Sixty one years and counting.
This past Wednesday, close to 1,000 of Clark County’s best and brightest high school students met at the Las Vegas Convention Center for the 61st Las Vegas Sun Youth Forum. Having been to almost every one of the gatherings since 1956 (that one I was a very young visitor) I can confirm the fact that this one was one of the best.
Each year I hear the same thing from the adult moderators. “I have renewed hope in the future. “ “ It is so encouraging to listen to these young people who have their heads on straight and their gaze far into a future that they know will be theirs.” And “I am hopeful about tomorrow because I have met the leaders of that time today.”
Pick the platitude and it fits. These kids are the product of the Clark County School District and for all the negative stories that diminish the district in the eyes of the community, these young students — all of whom are planning to go to college — present an image far different. These students think, they feel and they understand that their futures are inextricably bound to the quality of their lessons learned and the quantity of their capacity to learn so much more.
The Youth Forum was created over six decades ago by my father, Hank Greenspun, and his assistant, Ruthe Deskin, because they believed that there was a time when the adults in the community needed to step back and listen to their kids. And the best way to allow that to happen was to create a place that was safe enough for the young people to gather together to exchange often diametrically opposed views in a way that taught them respect for the opinion of others and the benefit of finding consensus —often through compromise with those with whom they disagree.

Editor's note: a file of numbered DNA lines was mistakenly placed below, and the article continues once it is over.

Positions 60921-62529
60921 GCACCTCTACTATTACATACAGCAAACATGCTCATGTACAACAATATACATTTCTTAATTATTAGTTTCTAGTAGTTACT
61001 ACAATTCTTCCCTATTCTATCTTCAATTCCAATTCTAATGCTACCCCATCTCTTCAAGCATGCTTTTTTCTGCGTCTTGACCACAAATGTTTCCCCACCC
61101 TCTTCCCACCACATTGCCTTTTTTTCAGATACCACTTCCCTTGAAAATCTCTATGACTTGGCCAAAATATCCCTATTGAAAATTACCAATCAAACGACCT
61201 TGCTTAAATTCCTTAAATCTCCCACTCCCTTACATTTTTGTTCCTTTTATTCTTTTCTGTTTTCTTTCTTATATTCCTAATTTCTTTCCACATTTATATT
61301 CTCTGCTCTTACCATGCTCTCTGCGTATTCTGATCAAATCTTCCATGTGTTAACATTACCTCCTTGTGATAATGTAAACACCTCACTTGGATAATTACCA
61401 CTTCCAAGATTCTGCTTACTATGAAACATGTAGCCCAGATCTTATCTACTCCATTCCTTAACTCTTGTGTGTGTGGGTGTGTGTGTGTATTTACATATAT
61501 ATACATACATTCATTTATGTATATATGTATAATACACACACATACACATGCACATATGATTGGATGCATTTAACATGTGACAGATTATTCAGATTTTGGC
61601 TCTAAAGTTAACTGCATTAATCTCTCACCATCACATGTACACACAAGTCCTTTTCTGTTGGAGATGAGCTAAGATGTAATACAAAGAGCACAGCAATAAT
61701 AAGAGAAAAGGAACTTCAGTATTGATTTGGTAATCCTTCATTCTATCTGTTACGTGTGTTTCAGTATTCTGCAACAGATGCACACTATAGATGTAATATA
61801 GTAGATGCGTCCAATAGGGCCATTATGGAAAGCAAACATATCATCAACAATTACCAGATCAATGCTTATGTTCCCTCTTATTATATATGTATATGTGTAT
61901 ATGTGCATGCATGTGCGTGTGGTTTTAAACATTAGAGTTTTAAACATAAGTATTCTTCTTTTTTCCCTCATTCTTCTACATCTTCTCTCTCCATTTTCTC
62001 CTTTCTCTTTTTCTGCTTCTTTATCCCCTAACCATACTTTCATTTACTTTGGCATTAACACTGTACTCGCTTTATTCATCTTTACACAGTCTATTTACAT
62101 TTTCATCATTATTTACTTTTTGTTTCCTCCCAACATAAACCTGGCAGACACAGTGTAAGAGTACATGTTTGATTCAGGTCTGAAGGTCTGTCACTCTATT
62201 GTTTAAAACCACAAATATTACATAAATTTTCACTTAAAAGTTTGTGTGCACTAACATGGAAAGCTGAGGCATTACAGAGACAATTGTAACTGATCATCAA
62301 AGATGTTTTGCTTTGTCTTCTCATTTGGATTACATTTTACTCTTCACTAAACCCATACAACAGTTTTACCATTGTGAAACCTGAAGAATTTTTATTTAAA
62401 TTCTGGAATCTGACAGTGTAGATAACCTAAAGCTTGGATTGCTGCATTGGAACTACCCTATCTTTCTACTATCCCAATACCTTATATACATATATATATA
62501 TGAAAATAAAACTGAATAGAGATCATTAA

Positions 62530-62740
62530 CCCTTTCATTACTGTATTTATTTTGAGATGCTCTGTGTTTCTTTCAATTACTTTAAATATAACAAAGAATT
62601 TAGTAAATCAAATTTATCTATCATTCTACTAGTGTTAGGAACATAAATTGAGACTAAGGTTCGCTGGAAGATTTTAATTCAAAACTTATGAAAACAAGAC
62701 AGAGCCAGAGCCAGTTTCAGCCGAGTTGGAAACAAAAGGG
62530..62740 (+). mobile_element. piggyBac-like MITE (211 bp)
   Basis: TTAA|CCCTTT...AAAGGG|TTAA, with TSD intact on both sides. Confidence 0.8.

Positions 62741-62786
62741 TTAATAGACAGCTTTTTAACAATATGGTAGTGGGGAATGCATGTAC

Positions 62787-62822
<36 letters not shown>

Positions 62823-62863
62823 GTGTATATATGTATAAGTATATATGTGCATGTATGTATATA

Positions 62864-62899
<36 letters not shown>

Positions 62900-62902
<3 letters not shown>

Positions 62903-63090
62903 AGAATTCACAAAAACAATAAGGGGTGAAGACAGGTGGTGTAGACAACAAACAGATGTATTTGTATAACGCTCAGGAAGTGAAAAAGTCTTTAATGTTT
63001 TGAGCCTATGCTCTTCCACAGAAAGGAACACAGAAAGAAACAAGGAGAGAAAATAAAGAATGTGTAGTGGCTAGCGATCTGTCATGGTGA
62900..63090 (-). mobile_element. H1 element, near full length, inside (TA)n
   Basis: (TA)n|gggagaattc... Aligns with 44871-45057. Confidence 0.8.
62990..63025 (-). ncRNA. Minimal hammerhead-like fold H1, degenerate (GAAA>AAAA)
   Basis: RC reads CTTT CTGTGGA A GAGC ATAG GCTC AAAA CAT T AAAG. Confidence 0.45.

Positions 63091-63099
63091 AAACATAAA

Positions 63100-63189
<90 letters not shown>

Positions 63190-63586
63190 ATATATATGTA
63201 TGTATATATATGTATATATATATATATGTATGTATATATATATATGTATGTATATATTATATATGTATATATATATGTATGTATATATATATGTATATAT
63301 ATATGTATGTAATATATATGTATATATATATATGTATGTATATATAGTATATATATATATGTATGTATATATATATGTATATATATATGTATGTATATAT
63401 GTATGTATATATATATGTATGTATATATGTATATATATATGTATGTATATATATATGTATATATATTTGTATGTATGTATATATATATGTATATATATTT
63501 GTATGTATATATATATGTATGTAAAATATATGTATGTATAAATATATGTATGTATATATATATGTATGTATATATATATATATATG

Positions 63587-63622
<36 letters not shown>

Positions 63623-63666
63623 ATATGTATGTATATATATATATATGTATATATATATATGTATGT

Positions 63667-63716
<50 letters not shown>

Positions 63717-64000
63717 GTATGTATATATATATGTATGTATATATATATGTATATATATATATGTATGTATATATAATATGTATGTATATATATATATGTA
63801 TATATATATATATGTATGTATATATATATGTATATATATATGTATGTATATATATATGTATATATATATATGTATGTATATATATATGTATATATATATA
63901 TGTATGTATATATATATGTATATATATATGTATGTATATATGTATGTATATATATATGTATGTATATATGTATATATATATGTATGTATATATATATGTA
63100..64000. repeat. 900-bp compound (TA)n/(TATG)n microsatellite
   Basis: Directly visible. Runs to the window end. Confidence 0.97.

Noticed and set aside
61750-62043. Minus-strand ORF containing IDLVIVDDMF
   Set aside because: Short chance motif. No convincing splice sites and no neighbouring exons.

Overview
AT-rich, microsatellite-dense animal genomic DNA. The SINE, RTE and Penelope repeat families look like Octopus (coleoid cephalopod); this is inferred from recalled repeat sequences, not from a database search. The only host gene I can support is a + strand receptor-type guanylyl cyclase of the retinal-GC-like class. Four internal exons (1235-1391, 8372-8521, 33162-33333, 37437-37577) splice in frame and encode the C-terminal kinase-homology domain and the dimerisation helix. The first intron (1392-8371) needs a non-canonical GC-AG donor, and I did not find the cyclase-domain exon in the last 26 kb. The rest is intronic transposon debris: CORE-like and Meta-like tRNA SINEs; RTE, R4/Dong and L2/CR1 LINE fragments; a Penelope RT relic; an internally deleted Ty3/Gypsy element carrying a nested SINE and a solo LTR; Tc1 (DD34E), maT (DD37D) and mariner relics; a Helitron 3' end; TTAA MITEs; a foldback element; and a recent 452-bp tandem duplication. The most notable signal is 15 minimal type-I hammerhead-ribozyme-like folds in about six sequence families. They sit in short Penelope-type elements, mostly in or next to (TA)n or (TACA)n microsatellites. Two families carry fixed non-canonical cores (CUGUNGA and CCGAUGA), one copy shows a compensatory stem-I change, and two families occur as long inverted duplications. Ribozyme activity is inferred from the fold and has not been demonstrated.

The next thing to be done was to make sure the adult leadership in our community listened.
Over the years, I could have told you that gay marriage would happen; that marijuana would be legalized; that the pro-choice position on abortion would become the law and would have majority acceptance; and that racist ideologies would be shunted to the edges of civil discourse.
Not because I am clairvoyant but because I have had the privilege of having a front row seat at the Youth Forum where I could listen to the students debate the issues, form a consensus and add their drive and determination to making sure their ideas about how we should live in America take hold.
This year was no different except that the level of discourse and the quality of the thought processes employed by the Forum participants was better than ever. We can knock the quality of public education in Clark County — which is found wanting on so many levels — but there is no denying the fact that these high school juniors and seniors could hold their own in any city in this country. That is a tribute to their teachers, their parents — in some cases they have achieved so much without a semblance of a stable home life — and their counselors who push these kids to reach beyond themselves and the modest horizons that restrict their young lives.